Monday, December 27, 2010

a long december

I, for one, am glad this year is almost over.  It's been a long December.  I haven't been one for New Year's Resolutions for the last few years, but I am really looking forward to 2011.  Each year has been getting better and better, minus a few road bumps (or parking humps, if you prefer), and I have no doubts about the following one as well.

Current plans:  look into volunteering at the local library, vehicle hunt, take an art class, continue with copious medical appointments, and test as many North Carolina barbecue joints as possible.  I've only been to one establishment and it was a total dud.  Look forward for some food reviews coming soon...

Sunday, December 12, 2010

party pooper

Pity party pooper, that is.  How good does it feel to finally be out of the pity party?  I asked a friend of mine the same question just the other day, after she posted how she was finally happy, after 17 long months, just by changing her attitude. 

For five long weeks, I saw myself in the likes of Frida Kahlo, Lieutenant Dan and Dr. House.  In lots of pain, with a leg that doesn't work, embittered, jaded and unable to see any light at the end of the ever-lengthening tunnel.  I was lugging myself around on crutches, and more recently, scooting up and down the stairs on my bum.  Well, as of two days ago, I can use that bum leg.  That has really helped to change my attitude about my leg, my health, my surroundings, and life in general.  Instead of being pissed off about leaving South Africa earlier than I planned, I am now cherishing every moment I get to spend with my family, and the technology that allows me to talk to South Africa every day.  Instead of missing my Northern Cape birds, desert landscape and heat, I am getting to know the North Carolina varieties and am happy for all the warm clothes my sister owns.  I am no Pollyanna, but at least I am not Oscar the Grouch anymore. 

Many people have commented that things happen for a reason.  That's kind of a dumb platitude, but I tend to agree with it nonetheless.  Or rather,  I choose to agree with it.  I'd like to think me breaking my leg has less to do with chance and more to do with the grand scheme of life.  Perhaps karma caught up with me?  Maybe there is a fabulous money making opportunity just kilometers away.  Maybe my nephew was getting tired of Elmo and needed some Morrissey in his life?  Who knows. 

During my convalescence at the guest house in Pretoria, I met some amazing people; all fellow injured Peace Corps volunteers, but from other countries in Africa.  There were a menagerie of injuries represented, from appendicitis to broken bones and even a mental meltdown.  Between us all, we represented one whole person and could manage shopping, cooking, drinking and lots of talking.  It was uplifting to be able to help other injured people, to hear their stories and even see some of their photos.  When you realize you aren't the only person who has ever been hurt so far away from "home" and that "home" can be anywhere you make it, your pity part becomes less appealing.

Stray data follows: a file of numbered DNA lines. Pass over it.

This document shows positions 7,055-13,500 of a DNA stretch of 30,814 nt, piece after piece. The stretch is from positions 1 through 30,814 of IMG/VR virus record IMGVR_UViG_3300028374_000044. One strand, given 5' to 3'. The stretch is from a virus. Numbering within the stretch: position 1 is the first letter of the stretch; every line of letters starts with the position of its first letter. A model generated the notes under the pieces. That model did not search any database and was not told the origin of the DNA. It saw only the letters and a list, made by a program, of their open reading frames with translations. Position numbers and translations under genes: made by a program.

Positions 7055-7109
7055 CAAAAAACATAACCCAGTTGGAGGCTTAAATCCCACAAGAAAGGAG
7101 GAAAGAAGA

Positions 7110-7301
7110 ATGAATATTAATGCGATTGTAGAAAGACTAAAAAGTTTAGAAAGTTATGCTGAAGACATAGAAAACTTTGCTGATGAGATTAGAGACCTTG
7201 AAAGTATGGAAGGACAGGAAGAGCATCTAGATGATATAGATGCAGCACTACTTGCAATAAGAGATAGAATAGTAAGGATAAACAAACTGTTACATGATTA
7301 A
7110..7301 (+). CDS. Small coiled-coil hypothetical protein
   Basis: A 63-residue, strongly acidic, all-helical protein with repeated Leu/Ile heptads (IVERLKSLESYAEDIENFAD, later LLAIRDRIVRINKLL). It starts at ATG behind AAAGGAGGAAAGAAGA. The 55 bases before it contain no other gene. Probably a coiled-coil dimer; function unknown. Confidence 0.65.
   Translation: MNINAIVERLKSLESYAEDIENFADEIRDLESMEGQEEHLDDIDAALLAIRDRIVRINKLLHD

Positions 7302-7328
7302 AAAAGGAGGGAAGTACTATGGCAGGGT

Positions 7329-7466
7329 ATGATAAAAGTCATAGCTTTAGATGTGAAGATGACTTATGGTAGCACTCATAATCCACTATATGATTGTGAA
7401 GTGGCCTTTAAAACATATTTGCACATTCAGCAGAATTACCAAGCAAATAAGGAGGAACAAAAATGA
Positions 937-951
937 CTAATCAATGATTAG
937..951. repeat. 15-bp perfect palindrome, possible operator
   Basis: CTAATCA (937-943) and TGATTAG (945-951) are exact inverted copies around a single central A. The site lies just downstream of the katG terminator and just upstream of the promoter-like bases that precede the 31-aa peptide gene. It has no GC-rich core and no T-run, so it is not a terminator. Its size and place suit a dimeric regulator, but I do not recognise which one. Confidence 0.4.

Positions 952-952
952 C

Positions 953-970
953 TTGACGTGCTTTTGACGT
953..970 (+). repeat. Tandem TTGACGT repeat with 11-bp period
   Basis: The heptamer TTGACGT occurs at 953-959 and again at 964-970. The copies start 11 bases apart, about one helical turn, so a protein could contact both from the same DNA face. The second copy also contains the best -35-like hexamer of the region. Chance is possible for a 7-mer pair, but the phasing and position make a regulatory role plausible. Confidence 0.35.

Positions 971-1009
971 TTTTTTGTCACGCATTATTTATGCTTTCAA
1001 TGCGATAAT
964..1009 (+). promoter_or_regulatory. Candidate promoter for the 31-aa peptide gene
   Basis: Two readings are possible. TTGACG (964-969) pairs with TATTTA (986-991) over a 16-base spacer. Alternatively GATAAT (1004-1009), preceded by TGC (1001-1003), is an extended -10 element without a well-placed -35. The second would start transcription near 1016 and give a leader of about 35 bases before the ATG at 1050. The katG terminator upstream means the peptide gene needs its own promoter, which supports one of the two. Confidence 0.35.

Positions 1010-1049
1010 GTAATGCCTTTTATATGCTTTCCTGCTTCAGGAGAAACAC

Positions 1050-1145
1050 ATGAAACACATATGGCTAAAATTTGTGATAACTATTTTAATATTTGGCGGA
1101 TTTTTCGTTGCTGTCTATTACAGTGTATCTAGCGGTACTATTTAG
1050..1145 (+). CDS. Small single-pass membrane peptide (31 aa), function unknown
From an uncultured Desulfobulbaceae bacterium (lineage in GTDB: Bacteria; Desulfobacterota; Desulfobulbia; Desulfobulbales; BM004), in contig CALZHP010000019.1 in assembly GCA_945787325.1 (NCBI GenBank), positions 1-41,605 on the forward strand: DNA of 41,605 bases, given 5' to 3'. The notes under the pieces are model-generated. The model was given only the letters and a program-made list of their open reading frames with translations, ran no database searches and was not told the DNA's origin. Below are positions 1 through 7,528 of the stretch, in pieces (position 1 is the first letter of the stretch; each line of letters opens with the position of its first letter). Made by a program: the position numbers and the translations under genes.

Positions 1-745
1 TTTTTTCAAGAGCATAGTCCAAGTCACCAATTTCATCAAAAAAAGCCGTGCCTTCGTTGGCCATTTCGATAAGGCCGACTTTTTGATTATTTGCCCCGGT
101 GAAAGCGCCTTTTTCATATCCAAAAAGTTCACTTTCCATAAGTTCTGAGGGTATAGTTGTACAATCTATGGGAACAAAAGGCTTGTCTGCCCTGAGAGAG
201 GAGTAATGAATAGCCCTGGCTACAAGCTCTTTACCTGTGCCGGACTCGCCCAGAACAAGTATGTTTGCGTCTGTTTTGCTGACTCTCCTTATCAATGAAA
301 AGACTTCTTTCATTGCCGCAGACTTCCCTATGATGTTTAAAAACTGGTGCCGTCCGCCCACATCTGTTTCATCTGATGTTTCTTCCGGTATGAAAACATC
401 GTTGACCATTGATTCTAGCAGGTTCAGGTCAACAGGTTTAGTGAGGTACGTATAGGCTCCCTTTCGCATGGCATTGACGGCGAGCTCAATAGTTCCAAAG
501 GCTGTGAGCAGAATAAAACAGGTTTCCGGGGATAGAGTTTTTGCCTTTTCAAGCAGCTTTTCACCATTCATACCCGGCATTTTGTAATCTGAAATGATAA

Sunday, November 21, 2010

The end?

Is it coincidental that the end of my volunteer service with the peace corps lines up with thanksgiving? I want to reflect on the things i am thankful for, highlight major lessons learned and things that happened. Maybe in the near future, i will be able to do this, but right now, i cannot. I can bend my knee 100 degrees, make my way to the kitchen and slowly prepare something to eat. I have to stop and rest after a few minutes. My days consist of blood testing, physio therapy, the odd paper gathering and question asking. Worries about a visa, short-term health and my future are looming. My family can't wait for me to return, but i am less than excited. It's not what i planned, to break my leg and leave south africa before my time. Why am i upset?

I am staying in a cozy guest house with running water, helpful staff, other injured volunteers and free breakfast every day. I have all my medical needs taken care of, and even transportation provided by my organization. But i would trade it in a heartbeat for my house in the Kalahari with the tin roof, resident bat, harsh sun and wind, and batswana neighbors. My language barriers, overworked and undermotivated colleagues, lazy municipalities, lack of funding and physical challenges seem like a dream compared to this current life, with television and air conditioning.

I miss my weekend visits from my sweetheart, my daily visits from kids in the village, going to school to face whatever new challenges arose that week. I miss my friend in my village, the one person i could share secrets and my lunch with, and she could appreciate both.

I miss being a helpful, valuable asset to my communities, and my fellow peace corps volunteers. I guess that's what is so upsetting. Now, instead of helping lots of people do lots of different things, i can barely even help myself. I've never been so helpless or hopeless. It's hard to imagine being able to walk again, to not be apart from my sweetie, or what will happen in the next few days, even. But i'm trying. Life threw me a big curveball, and even though i tripped and fell, i try not to stay down for too long at one time.